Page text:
|The first excerpt represents the past or something you must release, and is drawn from Several Works by Edgar Allan Poe:
This I whispered, and an echo murmured back the word, "Lenore!"--
Merely this and nothing more.
Back into the chamber turning, all my sour within me burning,
Soon again I heard a tapping something louder than before.
"Surely," said I, "surely that is something at my window lattice;
Let me see, then, what thereat is and this mystery explore--
Let my heart be still a moment and this mystery explore;--
'Tis the wind and nothing more.
Open here I flung the shutter, when, with many a flirt and flutter,
In there stepped a stately Raven of the saintly days of yore.
Not the least obeisance made he; not a minute stopped or stayed he,
|The second excerpt represents the present or the deciding factor of the moment, and is drawn from Barnaby Rudge by Charles Dickens:
their mirthful mood to see him flitting to and fro like an uneasy
ghost. At last the guests departed, one and all; and then the
house was close shut up, and became as dull and silent as the rest.
His wanderings brought him at one time to the city jail. Instead
of hastening from it as a place of ill omen, and one he had cause
to shun, he sat down on some steps hard by, and resting his chin
upon his hand, gazed upon its rough and frowning walls as though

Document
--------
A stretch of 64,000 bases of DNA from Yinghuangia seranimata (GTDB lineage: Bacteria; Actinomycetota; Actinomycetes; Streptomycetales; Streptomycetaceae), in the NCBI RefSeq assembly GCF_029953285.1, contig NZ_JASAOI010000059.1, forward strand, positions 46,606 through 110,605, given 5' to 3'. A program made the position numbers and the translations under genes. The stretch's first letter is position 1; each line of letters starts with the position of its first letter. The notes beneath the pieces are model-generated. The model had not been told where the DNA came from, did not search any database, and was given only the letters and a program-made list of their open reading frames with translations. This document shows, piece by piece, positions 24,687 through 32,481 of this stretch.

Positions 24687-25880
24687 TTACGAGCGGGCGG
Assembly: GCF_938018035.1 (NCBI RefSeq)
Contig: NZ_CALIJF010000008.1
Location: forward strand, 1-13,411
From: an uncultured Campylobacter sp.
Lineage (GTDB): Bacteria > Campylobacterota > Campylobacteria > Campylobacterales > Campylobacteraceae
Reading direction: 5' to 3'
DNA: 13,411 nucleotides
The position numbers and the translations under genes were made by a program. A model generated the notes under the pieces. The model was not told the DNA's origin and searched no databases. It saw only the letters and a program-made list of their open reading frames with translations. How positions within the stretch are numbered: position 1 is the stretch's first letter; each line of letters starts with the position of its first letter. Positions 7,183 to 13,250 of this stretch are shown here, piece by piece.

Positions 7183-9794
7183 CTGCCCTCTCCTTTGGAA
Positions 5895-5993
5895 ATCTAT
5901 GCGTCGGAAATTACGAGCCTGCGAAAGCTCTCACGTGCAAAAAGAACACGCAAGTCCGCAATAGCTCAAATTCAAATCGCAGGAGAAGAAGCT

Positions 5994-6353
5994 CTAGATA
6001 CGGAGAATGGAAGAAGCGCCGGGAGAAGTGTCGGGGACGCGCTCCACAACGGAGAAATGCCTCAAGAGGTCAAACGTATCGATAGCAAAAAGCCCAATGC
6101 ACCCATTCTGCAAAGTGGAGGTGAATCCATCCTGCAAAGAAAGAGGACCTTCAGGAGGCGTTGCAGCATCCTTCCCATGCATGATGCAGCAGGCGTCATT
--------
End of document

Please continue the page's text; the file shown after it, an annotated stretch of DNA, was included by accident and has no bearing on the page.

even they became a refuge in his jaded eyes. He paced it round and
round, came back to the same spot, and sat down again. He did this
often, and once, with a hasty movement, crossed to where some men
were watching in the prison lodge, and had his foot upon the steps
|The third excerpt represents the future or something you must embrace, and is drawn from The Mysterious Affair at Styles by Agatha Christie:
Poirot. "Dr. Bauerstein, now, what was *HE doing up and dressed
at that hour in the morning? It is astonishing to me that no one
commented on the fact."
"He has insomnia, I believe," I said doubtfully.
"Which is a very good, or a very bad explanation," remarked
Poirot. "It covers everything, and explains nothing. I shall
keep my eye on our clever Dr. Bauerstein."
"Any more faults to find with the evidence?" I inquired
"Mon ami," replied Poirot gravely, "when you find that people are
not telling you the truth--look out! Now, unless I am much
The Mysterious Affair at Styles